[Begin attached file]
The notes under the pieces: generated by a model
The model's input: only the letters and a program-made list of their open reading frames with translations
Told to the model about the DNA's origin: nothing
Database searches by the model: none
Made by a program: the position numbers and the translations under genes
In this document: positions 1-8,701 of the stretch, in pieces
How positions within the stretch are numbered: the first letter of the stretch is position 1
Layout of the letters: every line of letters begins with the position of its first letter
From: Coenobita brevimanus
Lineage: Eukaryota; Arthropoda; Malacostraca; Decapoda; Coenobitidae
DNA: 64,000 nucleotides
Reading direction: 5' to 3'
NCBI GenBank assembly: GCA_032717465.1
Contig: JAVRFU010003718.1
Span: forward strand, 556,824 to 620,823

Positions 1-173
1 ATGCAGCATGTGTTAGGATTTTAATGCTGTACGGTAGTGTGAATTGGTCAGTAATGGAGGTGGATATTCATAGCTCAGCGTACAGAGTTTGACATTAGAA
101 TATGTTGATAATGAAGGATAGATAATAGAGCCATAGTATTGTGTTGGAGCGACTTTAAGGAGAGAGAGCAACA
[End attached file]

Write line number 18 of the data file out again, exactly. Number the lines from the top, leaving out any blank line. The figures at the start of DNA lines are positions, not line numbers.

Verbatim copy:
101 TATGTTGATAATGAAGGATAGATAATAGAGCCATAGTATTGTGTTGGAGCGACTTTAAGGAGAGAGAGCAACA